So, hopefully that gives you some food for thought as you are creating your worlds and characters. Good luck.

Thursday, April 10, 2014

Serious Comedy, Part I B

Serious Comedy, Part IB

We're going to backtrack a little this week. We'll get into some other methods for creating an atmosphere of funny next week.

Back when I was writing part one, I was trying to remember another aspect of why writing comedy seems hard. For the life of me, it didn't come until a couple of weeks ago. And it was one of those 'duh' moments. This reason is why I came up with the title 'Serious Comedy' in the first place. I'm dumbfounded it took me so long to remember this point.

Anyway, here it is: nobody takes comedy seriously. When I say this, I get funny looks, like, “Well, of course, comedy is comedy. It's not supposed to be taken seriously.” True, but that's not what I mean.
As I've said before, just about everyone wants to laugh. I believe that is why humorous jokes, stories, books, TV shows, and movies are a significant part of our culture. We need them to help us meet our need for humor. The question I ask is, what percentage of our entertainment is comedy? Maybe fifteen to twenty percent (I'm guesstimating)?

Okay, next question. What percentage of comedy movies have won Oscars? When I perused the list, I didn't recognize any. Now, there were a few that had humor in them, but they were not full-blown comedies. Of course, I don't know much about the movies from the thirties, forties, and fifties, so there might be one hiding there, but I doubt it. In fact, even looking at the list of nominees that didn't win Oscars, I didn't recognize any comedies. Wouldn't you think that if fifteen percent of all movies were comedies, fifteen percent of the nominees and winners would also be comedies? It makes sense to me. However, since they are not well represented in the Oscars, I return to my hypothesis that comedy isn't taken seriously.

At least with the Emmy awards, there are separate categories for comedy. I believe if it weren't for that, comedy would be completely ignored there as well. And literature? I've looked over several lists of the “100 all-time best novels” and found a few comedies, but not very many. It's interesting the variations between the different lists, though, based on the opinion of their compilers. It just shows how everyone has different taste and it is not possible to please all the critics.

So, yeah, when comedies don't win a lot of awards, we can get to thinking that comedy is hard. It just doesn't seem appreciated. Well, it is, so don't let that thought bring you down. Just because what we write will probably never win any of those snooty awards, there are still people out there who need to be uplifted and cheered up by what we write. Now get out there and (cue 'Singing in the Rain' music): “Make 'em laugh, make 'em laugh, make 'em laugh.”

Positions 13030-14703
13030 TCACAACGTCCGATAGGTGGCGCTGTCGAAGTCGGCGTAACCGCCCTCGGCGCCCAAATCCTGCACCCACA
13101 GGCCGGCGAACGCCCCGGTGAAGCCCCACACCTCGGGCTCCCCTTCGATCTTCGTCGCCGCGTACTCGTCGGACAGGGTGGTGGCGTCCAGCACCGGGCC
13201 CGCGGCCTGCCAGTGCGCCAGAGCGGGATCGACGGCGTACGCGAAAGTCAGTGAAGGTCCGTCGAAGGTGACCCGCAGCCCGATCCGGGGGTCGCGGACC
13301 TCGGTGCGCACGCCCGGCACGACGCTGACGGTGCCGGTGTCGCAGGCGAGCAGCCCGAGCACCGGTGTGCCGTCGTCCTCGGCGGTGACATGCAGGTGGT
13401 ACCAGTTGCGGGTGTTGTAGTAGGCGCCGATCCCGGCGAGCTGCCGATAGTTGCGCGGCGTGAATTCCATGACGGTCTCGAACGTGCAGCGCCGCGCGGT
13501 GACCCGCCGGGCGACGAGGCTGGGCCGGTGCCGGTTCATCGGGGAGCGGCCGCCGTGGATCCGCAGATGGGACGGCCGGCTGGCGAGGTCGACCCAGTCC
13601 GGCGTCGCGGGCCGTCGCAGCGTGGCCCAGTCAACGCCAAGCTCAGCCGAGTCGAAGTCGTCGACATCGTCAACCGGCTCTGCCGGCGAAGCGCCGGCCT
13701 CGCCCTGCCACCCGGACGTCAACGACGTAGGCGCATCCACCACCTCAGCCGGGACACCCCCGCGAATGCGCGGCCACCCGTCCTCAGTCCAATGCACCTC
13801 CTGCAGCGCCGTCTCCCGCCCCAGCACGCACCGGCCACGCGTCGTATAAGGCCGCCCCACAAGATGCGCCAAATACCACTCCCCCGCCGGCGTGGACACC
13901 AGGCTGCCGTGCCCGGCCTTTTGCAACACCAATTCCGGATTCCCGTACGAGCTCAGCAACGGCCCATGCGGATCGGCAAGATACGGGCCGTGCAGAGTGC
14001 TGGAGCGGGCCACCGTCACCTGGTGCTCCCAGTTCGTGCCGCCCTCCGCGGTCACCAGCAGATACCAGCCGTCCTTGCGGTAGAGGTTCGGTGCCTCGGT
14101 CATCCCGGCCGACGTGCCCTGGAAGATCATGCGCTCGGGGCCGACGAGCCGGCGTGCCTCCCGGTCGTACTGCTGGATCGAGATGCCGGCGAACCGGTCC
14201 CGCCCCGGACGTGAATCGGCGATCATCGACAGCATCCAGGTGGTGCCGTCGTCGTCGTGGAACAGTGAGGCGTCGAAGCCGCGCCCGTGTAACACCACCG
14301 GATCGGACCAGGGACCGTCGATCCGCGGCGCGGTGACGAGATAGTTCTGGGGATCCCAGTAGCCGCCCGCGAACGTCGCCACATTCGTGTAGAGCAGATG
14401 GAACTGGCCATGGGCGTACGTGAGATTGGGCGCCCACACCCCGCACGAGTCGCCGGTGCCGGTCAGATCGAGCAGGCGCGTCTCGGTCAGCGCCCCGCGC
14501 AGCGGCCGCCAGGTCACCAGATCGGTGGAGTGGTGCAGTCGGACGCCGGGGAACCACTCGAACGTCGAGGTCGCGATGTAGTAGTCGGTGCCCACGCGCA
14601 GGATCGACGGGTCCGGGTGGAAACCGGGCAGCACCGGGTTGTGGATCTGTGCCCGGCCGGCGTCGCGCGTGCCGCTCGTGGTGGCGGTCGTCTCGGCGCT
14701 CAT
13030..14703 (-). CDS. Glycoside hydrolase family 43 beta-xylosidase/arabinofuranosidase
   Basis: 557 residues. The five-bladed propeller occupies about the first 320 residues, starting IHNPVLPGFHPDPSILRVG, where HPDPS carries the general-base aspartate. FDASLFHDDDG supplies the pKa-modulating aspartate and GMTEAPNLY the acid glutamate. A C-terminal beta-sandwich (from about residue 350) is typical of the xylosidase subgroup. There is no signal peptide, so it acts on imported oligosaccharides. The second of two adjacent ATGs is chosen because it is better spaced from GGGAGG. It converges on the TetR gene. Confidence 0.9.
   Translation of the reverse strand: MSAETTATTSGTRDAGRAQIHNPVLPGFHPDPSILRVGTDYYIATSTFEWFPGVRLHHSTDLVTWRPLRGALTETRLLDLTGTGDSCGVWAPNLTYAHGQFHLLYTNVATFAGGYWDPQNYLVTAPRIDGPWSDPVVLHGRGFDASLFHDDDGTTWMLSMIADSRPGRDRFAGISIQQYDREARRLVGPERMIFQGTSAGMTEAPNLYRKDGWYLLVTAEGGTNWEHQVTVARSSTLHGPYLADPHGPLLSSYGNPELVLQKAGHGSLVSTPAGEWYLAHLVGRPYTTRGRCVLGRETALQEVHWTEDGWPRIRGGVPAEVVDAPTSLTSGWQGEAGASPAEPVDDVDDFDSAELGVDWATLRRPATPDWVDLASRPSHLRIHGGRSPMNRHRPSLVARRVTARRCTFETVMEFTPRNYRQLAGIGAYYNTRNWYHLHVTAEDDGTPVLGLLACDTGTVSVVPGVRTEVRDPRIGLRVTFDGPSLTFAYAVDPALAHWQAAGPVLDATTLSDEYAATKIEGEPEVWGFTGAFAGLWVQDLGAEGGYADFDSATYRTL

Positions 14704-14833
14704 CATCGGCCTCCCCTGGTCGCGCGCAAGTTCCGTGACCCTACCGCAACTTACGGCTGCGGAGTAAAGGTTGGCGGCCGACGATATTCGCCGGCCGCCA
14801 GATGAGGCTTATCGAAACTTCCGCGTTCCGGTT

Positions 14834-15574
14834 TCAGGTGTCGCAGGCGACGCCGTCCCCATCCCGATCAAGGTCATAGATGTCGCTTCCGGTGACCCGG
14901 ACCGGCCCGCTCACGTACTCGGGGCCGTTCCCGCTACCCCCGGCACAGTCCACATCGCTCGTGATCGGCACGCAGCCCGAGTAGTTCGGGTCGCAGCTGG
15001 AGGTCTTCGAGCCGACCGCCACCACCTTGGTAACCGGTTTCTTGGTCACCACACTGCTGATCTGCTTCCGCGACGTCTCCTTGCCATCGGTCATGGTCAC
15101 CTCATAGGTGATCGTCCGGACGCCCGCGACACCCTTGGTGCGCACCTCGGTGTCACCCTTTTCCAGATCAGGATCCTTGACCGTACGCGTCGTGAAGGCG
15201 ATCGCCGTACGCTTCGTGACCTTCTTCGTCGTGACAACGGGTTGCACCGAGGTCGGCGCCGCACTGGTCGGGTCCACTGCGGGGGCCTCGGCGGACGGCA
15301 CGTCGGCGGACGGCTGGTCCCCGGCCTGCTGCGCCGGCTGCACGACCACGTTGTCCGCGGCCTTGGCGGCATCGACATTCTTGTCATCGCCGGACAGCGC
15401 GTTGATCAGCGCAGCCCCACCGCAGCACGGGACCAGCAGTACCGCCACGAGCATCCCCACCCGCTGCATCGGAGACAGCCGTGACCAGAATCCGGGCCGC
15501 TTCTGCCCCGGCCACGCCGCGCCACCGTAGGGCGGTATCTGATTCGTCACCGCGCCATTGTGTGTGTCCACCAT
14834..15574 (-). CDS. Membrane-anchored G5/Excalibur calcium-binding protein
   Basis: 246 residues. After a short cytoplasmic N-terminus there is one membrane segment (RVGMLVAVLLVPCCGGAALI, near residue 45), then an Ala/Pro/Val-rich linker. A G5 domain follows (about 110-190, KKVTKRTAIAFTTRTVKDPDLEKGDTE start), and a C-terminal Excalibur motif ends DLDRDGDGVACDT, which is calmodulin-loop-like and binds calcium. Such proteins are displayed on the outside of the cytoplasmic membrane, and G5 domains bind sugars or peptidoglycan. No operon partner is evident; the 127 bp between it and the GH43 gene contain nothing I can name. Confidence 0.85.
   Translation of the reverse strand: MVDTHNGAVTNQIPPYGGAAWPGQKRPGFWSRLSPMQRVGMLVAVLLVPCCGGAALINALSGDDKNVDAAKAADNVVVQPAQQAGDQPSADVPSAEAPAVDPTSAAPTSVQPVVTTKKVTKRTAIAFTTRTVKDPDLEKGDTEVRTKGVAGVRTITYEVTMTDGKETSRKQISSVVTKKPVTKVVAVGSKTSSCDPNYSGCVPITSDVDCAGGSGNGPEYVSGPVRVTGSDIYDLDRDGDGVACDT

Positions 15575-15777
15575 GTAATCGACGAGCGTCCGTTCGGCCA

Thursday, April 3, 2014

A Serious Look at Comedy, Part VII

Part VII: POW, Right in the Kisser, Part 2

Last week, we covered a few plays on words like malaprops, reforming, and oxymorons. This week, we'll go over puns, double entendres, and clichés.

Some writers feel that puns are the lowest form of humor and that they shouldn't be used. I feel, though, that if you outlaw puns, only outlaws will have puns. Yes, it's okay to groan. In fact, that's usually the best result you can hope for. If you want to avoid puns because of this, that's fine. Personally, I like puns. You definitely don't want to use them a lot, but they can be useful in our desire to create an atmosphere of funny.

Just a couple of weeks ago, there was one that happened on Duck Dynasty that I think accomplished the desired goal of adding to the comedic atmosphere without distracting from it. In the episode, one brother, Jace, was making a duck blind that looked like a cow. The other brother, Willy, comes in and says, “This is udderly stupid.”

Sometimes these plays on words overlap in definition. For instance, Willy's statement above could also be considered a double entendre, where we use a word or phrase that can have two meanings. Most of the time, though, double entendres are used to disguise sex jokes. Even if that's not the humor we want to use, double entendres can be a clean and useful tool. Here are a few examples of malaprops from newspaper articles that are also unintended double entendres:

Miners refuse to work after death.
New obesity study looks for larger test group.
Children make delicious snacks.
In our writing and English classes, we've been taught to avoid clichés. Well, for comedy writing, I disagree. Cliches are gold mines for comedy writers. Why? Because they have audience expectations built into them. We just have to make sure that before it's over, we've twisted it into an unexpected outcome. A simple example comes from Back to the Future, where the bully, Biff, says after the principle arrives, “Let's make like a tree and get out of here.”

Tropes are another form of cliché that often are used as short cuts for explanations. These are used a lot in the genre I write; fantasy. For instance, all you have to do is say 'elf' and the fantasy reader automatically thinks of these tall, sleek warriors with excellent woodcraft and archery skills. In my book, Dragon War Relic, I realized how cliché and overused that was. I also realized that before Tolkien, elves were short little creatures full of mischief. Even the Santa Claus elves were watered down. I decided to go back to the traditional elf for my three elf characters as a way to poke fun at the Tolkien version. My elves are ornery, huge Star Trek fans (naming themselves Kerk, Sprock, and Bob), and they have Tolkien-elf envy.

I'm not sure what we'll explore next week yet. If you have any suggestions for topics you'd be interested in, let me know. Until then, remember, comedy saves lives.